The Internet can be a wild place, with all the damage one can do from an office cubicle on Facebook, Twitter, YouTube and the like. So the state of California on Friday unveiled a “Social Media Standard” to ensure that its employees aren’t running amok.
Hidden Los Angeles posted a simple “what are you doing” query to its fan page in the 5 o’clock hour on a Friday and started an avalanche of commenting from like-minded people who were likely wondering the same thing.
“Hidden Los Angeles wants to hear all about he awesome local LA stuff you’re doing this weekend! Do tell…”
153 comments in 43 minutes. Of course, HLA is an exceptionally well run Facebook page. I seem to remember it only having 1,000 or so fans about a month ago. Today it’s up over 140,000. That’s a lot of Facebook News Feeds to capitalize on.
What we see here is just how vital Facebook is to building a following and creating a community. The HiddenLA website is only 8 months old and up until January, only attracted 1-3,000 unique visitors per month. Will be interesting to see how the growth of its fan page affected it’s web traffic in February.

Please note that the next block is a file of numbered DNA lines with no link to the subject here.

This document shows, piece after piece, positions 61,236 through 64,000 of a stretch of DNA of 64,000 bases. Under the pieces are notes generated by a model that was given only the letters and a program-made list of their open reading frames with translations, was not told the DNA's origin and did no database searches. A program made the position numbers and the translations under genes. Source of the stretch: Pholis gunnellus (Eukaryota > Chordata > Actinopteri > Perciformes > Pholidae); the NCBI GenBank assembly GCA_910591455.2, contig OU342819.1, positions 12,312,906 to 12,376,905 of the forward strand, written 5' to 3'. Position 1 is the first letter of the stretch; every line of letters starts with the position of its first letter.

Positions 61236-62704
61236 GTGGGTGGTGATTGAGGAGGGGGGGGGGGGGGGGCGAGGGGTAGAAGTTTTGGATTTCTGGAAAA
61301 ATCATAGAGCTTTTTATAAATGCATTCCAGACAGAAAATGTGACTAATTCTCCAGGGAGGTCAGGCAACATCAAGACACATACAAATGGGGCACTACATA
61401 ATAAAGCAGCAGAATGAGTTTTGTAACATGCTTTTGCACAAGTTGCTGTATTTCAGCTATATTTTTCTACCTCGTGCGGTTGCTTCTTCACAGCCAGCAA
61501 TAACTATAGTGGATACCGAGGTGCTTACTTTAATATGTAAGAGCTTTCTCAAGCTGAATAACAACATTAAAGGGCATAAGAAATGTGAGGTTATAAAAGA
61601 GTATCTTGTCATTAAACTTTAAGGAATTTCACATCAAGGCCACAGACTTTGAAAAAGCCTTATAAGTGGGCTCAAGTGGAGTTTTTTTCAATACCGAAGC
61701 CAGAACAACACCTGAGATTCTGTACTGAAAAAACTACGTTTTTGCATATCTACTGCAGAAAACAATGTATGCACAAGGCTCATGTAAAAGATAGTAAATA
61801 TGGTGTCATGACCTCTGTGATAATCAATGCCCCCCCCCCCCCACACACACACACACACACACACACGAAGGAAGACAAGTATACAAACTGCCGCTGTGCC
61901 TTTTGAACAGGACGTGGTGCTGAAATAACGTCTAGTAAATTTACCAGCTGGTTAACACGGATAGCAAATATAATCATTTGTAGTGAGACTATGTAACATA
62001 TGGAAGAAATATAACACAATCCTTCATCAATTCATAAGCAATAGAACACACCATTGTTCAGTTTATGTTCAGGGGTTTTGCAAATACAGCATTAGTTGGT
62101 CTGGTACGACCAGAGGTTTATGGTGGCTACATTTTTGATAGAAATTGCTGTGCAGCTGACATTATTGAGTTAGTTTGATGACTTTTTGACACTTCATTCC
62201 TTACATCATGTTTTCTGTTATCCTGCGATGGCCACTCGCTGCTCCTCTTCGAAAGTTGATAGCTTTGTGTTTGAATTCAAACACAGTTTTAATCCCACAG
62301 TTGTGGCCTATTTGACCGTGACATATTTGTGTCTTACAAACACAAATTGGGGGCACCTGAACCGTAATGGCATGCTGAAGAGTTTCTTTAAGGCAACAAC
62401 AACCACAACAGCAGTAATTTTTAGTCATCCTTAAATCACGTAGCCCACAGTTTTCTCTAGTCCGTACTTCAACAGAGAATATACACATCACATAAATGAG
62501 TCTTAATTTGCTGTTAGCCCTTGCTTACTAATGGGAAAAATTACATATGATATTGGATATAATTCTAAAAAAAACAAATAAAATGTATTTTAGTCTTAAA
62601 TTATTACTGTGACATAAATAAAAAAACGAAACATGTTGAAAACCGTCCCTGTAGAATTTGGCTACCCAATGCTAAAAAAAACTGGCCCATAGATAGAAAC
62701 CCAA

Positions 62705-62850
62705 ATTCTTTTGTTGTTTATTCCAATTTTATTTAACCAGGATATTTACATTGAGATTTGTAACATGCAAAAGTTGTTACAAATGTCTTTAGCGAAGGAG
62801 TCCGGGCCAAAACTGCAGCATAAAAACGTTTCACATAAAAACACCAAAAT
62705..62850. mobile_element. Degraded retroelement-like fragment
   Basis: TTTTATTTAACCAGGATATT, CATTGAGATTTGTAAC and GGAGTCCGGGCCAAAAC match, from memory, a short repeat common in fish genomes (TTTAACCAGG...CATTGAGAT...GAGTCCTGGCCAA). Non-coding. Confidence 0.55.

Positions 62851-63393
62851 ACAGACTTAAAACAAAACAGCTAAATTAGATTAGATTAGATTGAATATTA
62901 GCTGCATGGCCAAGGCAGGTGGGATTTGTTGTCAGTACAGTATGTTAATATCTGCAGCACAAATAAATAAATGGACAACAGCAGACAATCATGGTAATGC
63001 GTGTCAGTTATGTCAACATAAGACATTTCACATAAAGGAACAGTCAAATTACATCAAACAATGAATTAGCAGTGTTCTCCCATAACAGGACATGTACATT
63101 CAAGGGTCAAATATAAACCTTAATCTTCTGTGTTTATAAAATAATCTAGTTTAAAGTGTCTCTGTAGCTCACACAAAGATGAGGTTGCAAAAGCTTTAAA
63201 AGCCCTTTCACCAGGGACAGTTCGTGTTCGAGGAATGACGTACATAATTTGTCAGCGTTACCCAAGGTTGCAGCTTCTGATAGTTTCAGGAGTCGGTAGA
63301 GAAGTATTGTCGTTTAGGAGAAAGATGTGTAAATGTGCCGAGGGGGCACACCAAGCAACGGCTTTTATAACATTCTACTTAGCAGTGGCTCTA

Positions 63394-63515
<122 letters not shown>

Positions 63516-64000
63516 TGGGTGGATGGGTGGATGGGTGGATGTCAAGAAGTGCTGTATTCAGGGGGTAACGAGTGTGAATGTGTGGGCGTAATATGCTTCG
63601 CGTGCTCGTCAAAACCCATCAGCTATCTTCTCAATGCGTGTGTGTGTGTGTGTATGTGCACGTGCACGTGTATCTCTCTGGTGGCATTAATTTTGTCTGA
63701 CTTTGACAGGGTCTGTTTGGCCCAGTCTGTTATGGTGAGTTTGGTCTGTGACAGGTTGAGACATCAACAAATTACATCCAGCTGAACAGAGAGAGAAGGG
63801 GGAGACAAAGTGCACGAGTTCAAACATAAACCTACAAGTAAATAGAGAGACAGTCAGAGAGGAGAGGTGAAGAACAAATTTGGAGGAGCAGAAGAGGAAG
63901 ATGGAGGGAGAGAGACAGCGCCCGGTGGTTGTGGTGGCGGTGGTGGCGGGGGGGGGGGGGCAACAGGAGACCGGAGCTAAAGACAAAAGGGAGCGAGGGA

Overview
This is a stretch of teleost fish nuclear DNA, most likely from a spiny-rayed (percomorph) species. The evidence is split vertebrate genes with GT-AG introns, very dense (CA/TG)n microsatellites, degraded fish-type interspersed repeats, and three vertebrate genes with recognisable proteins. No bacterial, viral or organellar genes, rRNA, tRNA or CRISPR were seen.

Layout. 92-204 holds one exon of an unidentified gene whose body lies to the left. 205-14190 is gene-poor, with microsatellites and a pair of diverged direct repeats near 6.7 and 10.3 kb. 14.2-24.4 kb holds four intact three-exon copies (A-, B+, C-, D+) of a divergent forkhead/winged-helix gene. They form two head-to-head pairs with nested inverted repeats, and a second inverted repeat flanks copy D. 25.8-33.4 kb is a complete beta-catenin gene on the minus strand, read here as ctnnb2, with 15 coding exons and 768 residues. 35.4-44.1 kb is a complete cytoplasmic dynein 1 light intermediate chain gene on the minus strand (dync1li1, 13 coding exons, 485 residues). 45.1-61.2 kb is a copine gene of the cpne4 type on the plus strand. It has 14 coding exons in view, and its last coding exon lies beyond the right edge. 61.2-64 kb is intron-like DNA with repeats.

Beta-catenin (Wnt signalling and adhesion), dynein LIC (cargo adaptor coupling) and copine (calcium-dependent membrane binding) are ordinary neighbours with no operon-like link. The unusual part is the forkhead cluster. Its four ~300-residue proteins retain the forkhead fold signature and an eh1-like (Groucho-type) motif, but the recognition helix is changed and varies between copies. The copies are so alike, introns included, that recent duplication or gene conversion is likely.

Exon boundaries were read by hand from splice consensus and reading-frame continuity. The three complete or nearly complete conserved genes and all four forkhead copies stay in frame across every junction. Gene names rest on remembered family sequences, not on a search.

Amazing to read this latest report from the United Nations’ International Telecommunications Union (emphasis mine):
By the end of 2009, there were an estimated 4.6 billion mobile cellular subscriptions, corresponding to 67 per 100 inhabitants globally (Chart 1). Last year, mobile cellular penetration in developing countries passed the 50 per cent mark reaching an estimated 57 per 100 inhabitants at the end of 2009. Even though this remains well below the average in developed countries, where penetration exceeds 100 per cent, the rate of progress remains remarkable. Indeed, mobile cellular penetration in developing countries has more than doubled since 2005, when it stood at only 23 per cent.
Internet use has also continued to expand, albeit at a slower pace. In 2009, an estimated 26 per cent of the world’s population (or 1.7 billion people) were using the Internet. In developed countries the percentage remains much higher than in the developing world where four out of five people are still excluded from the benefits of being online.
Can only hope that broadband internet penetration access is the next to take off — in the U.S. more than one-third are without it, largely due to cost, according to a Pew Study also released today. Hopefully the U.S. FCC’s National Broadband plan, due to be formally announced March 17, is aggressive enough to make a difference. It’s our future.